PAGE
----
Lifecycle by Example 3 of 5: “Switching Tasks” (10:37)

Let’s try a similar example. When the user presses home, it’s different than pressing back. When you press home as an Android user, you’re saying, “I’m not done with this activity, and I may come back. I’m switching tasks.” The operating system is not going to fully destroy your activity. Instead, it’s going to hold onto that instance and any state you’ve stashed in it.

I increment my count twice, and I press home. What happens is my ticker activity is running. I’ve got a count of two. I press home. It calls onPause and moves me to the pause state, and I can still see it. But it’s not in the foreground. I can still see my activity on the screen. It calls onStop to move me to the stop state, so now the user cannot see my activity, but the instance is still alive. What’s nice about this is then I can do other things. I can maybe edit a contact or send an email, look at Twitter, and this process is hanging around with my activity in it. I’ve pressed home.

I do other stuff, and then I decide to relaunch my app from this current state. What is the user going to see? Am I going to see my initialized state of zero or am I going to see whatever work I’ve done? In this case, I’ve counted up to two. Two is the answer. We have this activity instance and really what’s happening now is it’s getting moved from stopped, the not visible state, to running, so now it’s in the foreground and the user, it’s visible, it’s in the foreground. The user can interact with it.

Lifecycle by Example 4 of 5: “Fully occlude TickerActivity” (12:35)

Another example, launching another activity. This is an example where I’m going to press the ticker icon and launch Terrific Ticker because now I can save my counts. I increment it three times, and then I click save. That is going to launch a new activity within my application, which will allow me to enter a file name and save.

We’re in our running state. Again, we are looking at the state diagram representing what the ticker activity is doing. The user presses save count. What’ll happen now is a saved activity gets created and the saved activity gets run through its lifecycle, so it is running and in the foreground.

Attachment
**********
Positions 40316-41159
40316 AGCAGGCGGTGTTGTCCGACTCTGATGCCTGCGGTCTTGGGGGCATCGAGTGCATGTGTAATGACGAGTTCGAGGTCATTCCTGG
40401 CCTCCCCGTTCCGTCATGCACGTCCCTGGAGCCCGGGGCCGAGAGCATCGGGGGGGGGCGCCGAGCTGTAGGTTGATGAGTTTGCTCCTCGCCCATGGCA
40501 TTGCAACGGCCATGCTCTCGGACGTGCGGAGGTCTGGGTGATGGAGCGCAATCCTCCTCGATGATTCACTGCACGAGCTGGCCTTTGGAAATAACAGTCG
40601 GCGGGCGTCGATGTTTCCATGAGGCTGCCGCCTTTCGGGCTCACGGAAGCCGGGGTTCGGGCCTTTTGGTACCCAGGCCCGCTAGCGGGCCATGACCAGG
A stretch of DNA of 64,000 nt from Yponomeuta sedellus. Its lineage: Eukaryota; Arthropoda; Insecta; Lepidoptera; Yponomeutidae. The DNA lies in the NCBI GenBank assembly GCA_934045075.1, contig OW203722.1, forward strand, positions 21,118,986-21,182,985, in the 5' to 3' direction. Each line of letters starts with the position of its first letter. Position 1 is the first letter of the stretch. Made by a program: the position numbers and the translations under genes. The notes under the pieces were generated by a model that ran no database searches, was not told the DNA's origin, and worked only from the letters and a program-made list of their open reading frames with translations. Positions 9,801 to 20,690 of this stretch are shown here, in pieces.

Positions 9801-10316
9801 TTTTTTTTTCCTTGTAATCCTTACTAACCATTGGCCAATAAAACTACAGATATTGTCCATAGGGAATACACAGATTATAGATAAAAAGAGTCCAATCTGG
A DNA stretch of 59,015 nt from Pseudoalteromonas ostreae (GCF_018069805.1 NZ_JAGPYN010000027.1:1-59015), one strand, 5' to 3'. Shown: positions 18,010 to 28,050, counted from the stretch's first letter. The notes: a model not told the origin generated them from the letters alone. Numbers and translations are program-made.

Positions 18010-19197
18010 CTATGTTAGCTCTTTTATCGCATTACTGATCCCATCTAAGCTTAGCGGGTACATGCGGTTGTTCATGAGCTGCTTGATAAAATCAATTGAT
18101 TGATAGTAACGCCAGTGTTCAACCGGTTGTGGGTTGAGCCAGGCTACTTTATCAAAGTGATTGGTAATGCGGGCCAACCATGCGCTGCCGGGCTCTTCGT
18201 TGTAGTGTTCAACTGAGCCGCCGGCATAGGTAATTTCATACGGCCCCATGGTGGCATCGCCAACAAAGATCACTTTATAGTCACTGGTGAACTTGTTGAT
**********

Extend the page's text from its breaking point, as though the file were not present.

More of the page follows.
What did I say one of the most important rules about activities is? Only one activity can be running in the foreground at a time. Something must happen to the state of our ticker activity and what’ll happen is it gets moved from running to stopped. Now, if you think about it, I said stopped means your activity instance is alive in memory, but the user cannot see it. In this scenario, if the user sees that top screenshot, they just see your saved activity. They don’t see ticker. Ticker moves from running through onPause through onStop to stopped.

Now, in this case, the user now is going to press back on our saved activity. Saved activity is going to get destroyed. Our ticker activity is going to come to the foreground. It’s going to move from stopped state into paused state through onStart. Now notice the ticker activity can be seen. When we call onResume it moves to running, and now it can be actively interacted with.

Lifecycle by Example 5 of 5: “Partially occlude TickerActivity” (15:02)

One more example, but now I’ve upgraded my saved activity because, for some reason, I think it’s really important when you click save to have context about what you’re saving. Now you can see the ticker activity behind a semi-transparent save activity.

Think to yourself for a minute, what state might ticker activity be in? Ticker activity is in running state, and we click save count. It’s going to launch the save activity running in the foreground, which means that’s going to kick our ticker activity out of running state. What’ll happen is it will call onPause and move our activity to the paused state, and that’s it. It’s paused because it’s not in the foreground, but you can see it. You can’t see it fully, but you can partially see it. Now the user presses back. Saved activity goes away, and our ticker activity has fewer steps to get back to running. Now, only onResume is called.

What I’m trying to demonstrate here is that it’s not so simple as you’re always building entirely up and down. It’s possible that you might oscillate between paused and running many times, or stopped -> paused -> running many times throughout the life of your activity as the user interacts with it.

Lifecycle summary (16:37)

Let’s summarize for a moment what is going on with this lifecycle overall. I like to think of it as three key sub-lifecycles.

On slide 103 you can see our entire lifecycle, but there’s this notion of the entire lifetime. Is an instance of my activity alive in memory? That happens between onCreate and onDestroy and everywhere in between, an instance of your activity is living in memory.

Then there’s the notion of the visible lifetime. Can the user see my activity? That happens between onStart and onStop and everywhere in between, so the user can see the screen, but might not necessarily have it in the foreground.